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Clinical Trial Summary

Millions of Americans suffer from high blood pressure, diabetes, strokes and motor vehicle accidents due to ineffective treatment of obstructive sleep apnea (OSA). Our preliminary data suggest that physiological causes of OSA such as easy arousability (low arousal threshold) or unstable breathing control (high loop gain) may influence effectiveness of OSA's most common treatment, continuous positive airway pressure (CPAP). The NICE-PAP study will examine how the physiologic traits that cause OSA in each individual impact CPAP effectiveness and can lead to personalized OSA treatments that improve patient lives.

Clinical Trial Description

Most patients with OSA who are prescribed the gold-standard therapy, CPAP, are ineffectively treated. This is due to 1) poor CPAP adherence, 2) high residual apnea in 20% of users (low efficacy) and 3) inconsistent symptom improvement. To improve CPAP effectiveness, we propose to address novel physiologic targets that cause OSA in each individual: arousability (arousal threshold), ventilatory control sensitivity (loop gain) and pharyngeal muscle compensation. Our overall objective is to determine the contribution of these traits to CPAP effectiveness independently of established biological, psychological and social predictors. This study leverages state-of-the art sleep study analysis tools and validated measures of the determinants of CPAP effectiveness to create a pragmatic, prospective cohort (n=267) of OSA patients. This unique dataset will help determine whether physiologic causes of OSA influence CPAP adherence, efficacy, sleep quality, symptoms, function and quality of life. The results will inform design and conduct of a randomized clinical trial designed to modify physiologic traits such as easy arousability to improve CPAP effectiveness and other patient-centered outcomes in OSA patients. ;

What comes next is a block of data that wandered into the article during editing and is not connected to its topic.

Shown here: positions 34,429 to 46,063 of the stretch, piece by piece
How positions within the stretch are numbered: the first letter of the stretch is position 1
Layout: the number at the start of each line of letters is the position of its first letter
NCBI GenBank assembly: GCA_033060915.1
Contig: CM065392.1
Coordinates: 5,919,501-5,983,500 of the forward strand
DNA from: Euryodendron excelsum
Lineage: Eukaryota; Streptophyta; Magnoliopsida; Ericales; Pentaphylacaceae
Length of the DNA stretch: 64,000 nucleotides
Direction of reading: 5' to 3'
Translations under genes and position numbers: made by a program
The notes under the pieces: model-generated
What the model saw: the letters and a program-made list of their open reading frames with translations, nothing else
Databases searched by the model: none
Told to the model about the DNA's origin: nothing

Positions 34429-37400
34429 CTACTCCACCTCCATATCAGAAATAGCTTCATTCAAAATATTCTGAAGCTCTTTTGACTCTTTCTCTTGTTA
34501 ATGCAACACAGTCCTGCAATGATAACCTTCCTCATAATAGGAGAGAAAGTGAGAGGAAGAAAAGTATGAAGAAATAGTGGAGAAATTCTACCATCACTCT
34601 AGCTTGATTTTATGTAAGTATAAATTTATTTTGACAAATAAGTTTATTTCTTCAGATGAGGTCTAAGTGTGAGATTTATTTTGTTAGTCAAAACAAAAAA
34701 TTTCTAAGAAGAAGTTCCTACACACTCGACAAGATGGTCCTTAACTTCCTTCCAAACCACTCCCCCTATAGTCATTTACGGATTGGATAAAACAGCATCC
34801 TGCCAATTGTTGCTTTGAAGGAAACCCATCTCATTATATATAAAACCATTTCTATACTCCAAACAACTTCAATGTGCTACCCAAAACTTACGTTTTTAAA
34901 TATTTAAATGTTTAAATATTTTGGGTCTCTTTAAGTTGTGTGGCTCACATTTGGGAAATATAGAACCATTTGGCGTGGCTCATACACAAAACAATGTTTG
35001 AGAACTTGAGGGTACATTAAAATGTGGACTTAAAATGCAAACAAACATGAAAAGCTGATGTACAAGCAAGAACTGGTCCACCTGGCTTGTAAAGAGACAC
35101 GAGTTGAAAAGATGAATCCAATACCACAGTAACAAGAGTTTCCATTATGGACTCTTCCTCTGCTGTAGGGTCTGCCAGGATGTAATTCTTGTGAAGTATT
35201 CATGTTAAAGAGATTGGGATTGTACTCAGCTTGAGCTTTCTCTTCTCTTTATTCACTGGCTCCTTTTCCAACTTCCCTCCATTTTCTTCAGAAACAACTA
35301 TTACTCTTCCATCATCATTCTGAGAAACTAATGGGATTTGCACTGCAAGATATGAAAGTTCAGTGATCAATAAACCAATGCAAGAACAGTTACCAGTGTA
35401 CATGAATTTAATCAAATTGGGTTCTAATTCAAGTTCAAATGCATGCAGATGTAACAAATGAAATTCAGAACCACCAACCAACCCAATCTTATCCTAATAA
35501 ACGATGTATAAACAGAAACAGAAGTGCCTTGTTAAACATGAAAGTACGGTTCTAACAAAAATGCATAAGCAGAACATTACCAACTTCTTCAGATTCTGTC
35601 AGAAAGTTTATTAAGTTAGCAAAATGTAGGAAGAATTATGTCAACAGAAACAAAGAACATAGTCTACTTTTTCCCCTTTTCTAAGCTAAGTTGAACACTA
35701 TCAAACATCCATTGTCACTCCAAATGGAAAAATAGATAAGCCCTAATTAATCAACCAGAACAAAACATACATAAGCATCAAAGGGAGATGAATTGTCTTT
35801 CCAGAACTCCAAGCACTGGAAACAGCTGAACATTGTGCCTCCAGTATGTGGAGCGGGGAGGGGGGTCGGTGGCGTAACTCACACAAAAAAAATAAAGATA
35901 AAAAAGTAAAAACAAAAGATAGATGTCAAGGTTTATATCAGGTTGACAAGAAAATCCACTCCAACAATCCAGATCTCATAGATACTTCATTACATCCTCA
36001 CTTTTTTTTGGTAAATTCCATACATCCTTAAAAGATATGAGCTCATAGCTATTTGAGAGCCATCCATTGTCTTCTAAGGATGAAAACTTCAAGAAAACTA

Study Design

Related Conditions & MeSH terms

NCT number NCT05067088
Study type Observational
Source Yale University
Contact Andrey Zinchuk, MD, MHS
Phone 475-655-6199
Email [email protected]
Status Recruiting
Start date January 1, 2022
Completion date August 31, 2026

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